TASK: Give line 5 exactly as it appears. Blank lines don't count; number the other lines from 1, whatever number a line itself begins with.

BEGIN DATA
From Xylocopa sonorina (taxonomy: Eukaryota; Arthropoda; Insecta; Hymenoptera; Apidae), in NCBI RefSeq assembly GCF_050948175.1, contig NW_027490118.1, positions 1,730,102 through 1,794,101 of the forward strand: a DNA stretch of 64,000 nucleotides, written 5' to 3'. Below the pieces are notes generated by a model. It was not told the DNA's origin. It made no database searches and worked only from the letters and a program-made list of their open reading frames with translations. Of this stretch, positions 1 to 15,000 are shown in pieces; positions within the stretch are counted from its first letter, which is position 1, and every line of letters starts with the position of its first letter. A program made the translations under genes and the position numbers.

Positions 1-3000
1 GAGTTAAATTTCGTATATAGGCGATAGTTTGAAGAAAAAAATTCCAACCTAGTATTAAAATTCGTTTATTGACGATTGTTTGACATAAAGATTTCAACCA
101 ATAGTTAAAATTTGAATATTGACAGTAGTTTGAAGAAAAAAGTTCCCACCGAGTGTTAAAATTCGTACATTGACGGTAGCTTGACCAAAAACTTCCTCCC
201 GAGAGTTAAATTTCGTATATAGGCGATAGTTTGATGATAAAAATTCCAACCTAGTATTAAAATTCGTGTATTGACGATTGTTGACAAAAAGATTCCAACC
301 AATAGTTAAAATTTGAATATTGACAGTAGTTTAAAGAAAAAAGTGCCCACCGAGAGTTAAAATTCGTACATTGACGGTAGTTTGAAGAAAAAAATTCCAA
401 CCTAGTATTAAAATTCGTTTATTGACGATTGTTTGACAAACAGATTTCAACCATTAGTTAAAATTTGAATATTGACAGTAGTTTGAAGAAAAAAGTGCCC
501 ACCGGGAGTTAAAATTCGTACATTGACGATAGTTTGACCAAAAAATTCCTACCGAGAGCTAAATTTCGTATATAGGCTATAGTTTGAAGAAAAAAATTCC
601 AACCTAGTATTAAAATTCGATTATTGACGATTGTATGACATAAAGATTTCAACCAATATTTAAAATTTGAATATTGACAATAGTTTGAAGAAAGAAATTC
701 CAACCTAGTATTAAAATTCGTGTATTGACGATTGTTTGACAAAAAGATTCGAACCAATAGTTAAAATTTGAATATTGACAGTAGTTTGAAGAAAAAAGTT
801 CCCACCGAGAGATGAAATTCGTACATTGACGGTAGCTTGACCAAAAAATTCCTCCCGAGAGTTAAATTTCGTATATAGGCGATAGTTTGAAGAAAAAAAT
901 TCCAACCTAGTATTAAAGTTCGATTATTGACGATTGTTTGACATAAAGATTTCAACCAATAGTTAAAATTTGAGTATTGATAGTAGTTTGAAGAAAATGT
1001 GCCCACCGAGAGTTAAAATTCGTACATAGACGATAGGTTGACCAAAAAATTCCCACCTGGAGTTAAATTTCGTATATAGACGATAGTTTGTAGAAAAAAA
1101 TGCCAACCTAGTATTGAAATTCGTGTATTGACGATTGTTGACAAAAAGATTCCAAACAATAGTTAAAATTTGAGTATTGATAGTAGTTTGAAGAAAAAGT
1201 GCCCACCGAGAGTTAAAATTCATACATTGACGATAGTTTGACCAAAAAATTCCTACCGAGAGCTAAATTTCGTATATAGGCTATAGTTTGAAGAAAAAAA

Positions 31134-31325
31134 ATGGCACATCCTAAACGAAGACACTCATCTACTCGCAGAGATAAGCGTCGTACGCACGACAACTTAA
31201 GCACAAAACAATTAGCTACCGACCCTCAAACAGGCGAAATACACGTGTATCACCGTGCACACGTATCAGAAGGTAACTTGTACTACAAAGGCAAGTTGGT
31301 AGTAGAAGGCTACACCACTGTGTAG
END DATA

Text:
201 GAGAGTTAAATTTCGTATATAGGCGATAGTTTGATGATAAAAATTCCAACCTAGTATTAAAATTCGTGTATTGACGATTGTTGACAAAAAGATTCCAACC